Celebrate Lawn & Garden Month by Protecting Your Hearin

April Is National Lawn and Garden Month

Celebrate by Protecting Your Hearing

Spring has sprung, and so has the annual spring cornucopia of sounds: birds singing, children laughing, neighbors chatting — and lawn equipment.

Maintaining your burgeoning plant life is a noisy affair. Once you’ve used the mower, leaf blower, chain saw, and string trimmer, your ears have put up with quite a racket.

With noise-induced hearing loss (NIHL) affecting one in four U.S. adults ages 20 to 69, according to the Centers for Disease Control, it might be worth exploring the question, “But how dangerous is all that noise, really?”  

Noise-Induced Hearing Loss

Hearing happens when the hair cells in your inner ear convert sound signals to electrical signals, and these electrical signals get sent to your brain to be interpreted as sounds. Every hair cell that gets damaged, therefore, means a reduction in your ability to hear. NIHL, then, is hearing damage …

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Diabetes, Hearing Loss & You

Diabetes & Hearing Loss: What’s the Deal?

Are hearing impairment and diabetes connected? More than you might think.

Hearing loss — which affects an estimated one of every five Americans — is twice as common among people living with diabetes, making healthy habits and regular hearing checkups all the more important for overall wellness.

Some 30 million people in the U.S. have diabetes, a chronic metabolic disease that isn’t yet curable but can be managed. Controlling blood sugar is crucial to managing the condition, which, if uncontrolled, can lead over time to other problems such as cardiovascular disease, kidney damage, and hearing loss.

Much like age-related hearing loss, diabetes-related hearing issues commonly take a toll on higher-frequency hearing. In addition, people with diabetes can have a harder time hearing speech in noisy environments such as restaurants and parties.

What’s the link between the two conditions?

It’s not yet known …

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Healthy Hearing = Healthy Brain

Dementia a Real Risk With Hearing Loss

If you think of hearing loss as just an inconsequential part of getting older, you’re not alone.

The truth is, however, that the condition can strike even the youngest among us — more than one in 1,000 babies screened has some form of hearing impairment, per Centers for Disease Control and Prevention data — and it can trigger other health problems, too.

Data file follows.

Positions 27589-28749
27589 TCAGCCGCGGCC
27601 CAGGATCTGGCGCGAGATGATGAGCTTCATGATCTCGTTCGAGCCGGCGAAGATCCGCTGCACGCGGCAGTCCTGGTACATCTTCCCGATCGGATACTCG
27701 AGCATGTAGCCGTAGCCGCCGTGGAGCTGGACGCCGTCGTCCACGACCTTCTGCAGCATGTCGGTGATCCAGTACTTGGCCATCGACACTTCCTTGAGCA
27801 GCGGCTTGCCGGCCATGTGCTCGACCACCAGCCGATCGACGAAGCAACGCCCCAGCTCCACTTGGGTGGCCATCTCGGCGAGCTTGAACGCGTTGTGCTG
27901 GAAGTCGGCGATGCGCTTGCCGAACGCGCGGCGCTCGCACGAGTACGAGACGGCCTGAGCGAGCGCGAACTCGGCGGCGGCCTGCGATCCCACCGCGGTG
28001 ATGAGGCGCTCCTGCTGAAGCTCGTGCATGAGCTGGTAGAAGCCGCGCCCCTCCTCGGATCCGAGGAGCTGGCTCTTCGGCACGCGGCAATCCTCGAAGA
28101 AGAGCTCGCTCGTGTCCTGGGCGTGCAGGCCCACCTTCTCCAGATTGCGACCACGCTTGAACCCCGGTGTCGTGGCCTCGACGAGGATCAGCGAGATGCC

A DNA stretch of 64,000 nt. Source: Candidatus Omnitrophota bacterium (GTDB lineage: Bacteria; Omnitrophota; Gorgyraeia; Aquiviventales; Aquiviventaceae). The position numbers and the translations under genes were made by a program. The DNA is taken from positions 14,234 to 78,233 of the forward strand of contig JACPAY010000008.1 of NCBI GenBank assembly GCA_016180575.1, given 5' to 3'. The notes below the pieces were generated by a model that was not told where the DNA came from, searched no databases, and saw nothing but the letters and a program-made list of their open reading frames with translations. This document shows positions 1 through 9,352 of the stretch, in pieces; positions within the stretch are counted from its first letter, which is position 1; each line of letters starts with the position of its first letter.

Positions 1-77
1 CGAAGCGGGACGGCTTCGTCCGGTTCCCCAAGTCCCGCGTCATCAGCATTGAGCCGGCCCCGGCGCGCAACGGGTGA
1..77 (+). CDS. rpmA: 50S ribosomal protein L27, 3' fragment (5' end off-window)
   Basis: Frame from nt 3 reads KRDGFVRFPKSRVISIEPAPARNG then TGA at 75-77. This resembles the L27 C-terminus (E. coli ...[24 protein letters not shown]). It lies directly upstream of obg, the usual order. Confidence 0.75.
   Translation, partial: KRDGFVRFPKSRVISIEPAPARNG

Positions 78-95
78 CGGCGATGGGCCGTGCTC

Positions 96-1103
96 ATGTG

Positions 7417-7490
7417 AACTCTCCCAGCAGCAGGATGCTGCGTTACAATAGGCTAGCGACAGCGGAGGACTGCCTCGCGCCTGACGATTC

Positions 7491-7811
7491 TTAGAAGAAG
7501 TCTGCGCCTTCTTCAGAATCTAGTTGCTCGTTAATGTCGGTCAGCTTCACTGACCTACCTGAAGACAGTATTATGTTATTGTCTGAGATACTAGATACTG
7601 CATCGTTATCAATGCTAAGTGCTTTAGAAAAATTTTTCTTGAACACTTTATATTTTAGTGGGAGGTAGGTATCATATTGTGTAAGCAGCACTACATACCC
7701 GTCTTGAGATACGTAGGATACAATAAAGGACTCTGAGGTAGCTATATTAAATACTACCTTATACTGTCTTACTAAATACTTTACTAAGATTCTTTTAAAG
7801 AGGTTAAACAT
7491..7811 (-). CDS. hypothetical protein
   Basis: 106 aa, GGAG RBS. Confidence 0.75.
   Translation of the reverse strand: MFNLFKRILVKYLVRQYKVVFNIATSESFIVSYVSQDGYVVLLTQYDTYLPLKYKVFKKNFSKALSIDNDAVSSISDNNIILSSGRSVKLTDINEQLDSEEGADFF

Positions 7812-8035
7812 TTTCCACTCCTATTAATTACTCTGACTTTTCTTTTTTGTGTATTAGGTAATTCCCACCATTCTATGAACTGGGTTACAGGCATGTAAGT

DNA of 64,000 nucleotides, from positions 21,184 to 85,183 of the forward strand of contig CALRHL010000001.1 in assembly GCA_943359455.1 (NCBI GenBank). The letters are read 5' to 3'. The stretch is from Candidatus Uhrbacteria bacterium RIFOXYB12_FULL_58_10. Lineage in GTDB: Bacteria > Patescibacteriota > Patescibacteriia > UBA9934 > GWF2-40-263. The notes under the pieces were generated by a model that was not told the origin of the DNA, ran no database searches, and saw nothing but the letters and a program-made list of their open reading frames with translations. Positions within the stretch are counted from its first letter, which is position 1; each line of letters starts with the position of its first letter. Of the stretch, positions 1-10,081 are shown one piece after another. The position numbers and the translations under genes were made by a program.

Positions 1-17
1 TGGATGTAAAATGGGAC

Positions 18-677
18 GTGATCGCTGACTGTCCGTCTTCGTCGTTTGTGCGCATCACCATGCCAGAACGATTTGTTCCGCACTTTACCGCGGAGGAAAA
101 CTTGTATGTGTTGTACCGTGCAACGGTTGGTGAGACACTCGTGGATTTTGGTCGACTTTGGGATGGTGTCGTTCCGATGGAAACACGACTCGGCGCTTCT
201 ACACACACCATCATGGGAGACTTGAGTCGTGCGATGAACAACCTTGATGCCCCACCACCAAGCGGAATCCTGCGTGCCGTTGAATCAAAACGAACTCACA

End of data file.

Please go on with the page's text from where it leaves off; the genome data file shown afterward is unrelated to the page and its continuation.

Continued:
Take cognitive decline, for example, which can lead to Alzheimer’s disease or another form of dementia. Research has long pointed to links between hearing loss and reduced brain functioning over time, but the statistics may surprise you.

Consider these startling findings:

On average, seniors with hearing loss experience significantly reduced cognitive function 3.2 years before their normal-hearing counterparts. Hearing-impaired seniors experience thinking and memory problems 30 to 40 percent faster than their normal-hearing counterparts. Older adults with a hearing disability may lose over …

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Reverse-Slope Hearing Loss

Reverse-Slope Hearing Loss

Your Refrigerator Is Running — Can You Hear It?

You’re probably familiar with the many telltale, well-known signs of hearing loss — asking people to repeat themselves frequently, turning up the TV to uncomfortable levels for others in the room, or leaning into a conversation on one side to use your “good ear.”

But what if speech is clear to you and you never turn up the TV — but you can’t hear whether the car you’re standing next to is running? This is an actual type of hearing loss, called reverse-slope hearing loss (RSHL), and people with this type often don’t realize they have a hearing impairment.

What Is Reverse-Slope Hearing Loss?

Hearing Loss Basics

The most common type of hearing loss — the kind most people think of when they think of hearing loss — is characterized by loss of sounds at higher frequencies and is sometimes …

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Got earwax? Step away from the cotton swabs.

Earwax Dos & Don’ts. Hint: Hold the Cotton Swabs!

Earwax, that yellowish-brown goo, might inspire an “Ick!” or two, but managing it the right way can make a difference in your hearing health.

Here’s a primer on why you have earwax and what to do about it.

Why is earwax in your ear?

Earwax, or “cerumen,” results from secretions by the ceruminous glands in the outer ear canal. The secretions help lubricate the ear canal and help maintain an acidic environment that curbs harmful bacteria and fungi.

Life without earwax would be a lot less comfortable: It not only helps keep the ear canal clean but prevents dirt and other debris from reaching and potentially damaging the eardrum. In addition, earwax can help keep ears from feeling itchy and dry.

When should earwax be removed?

Normally you needn’t remove earwax; your ears will naturally handle that function by pushing out the excess.

Sometimes the glands may …

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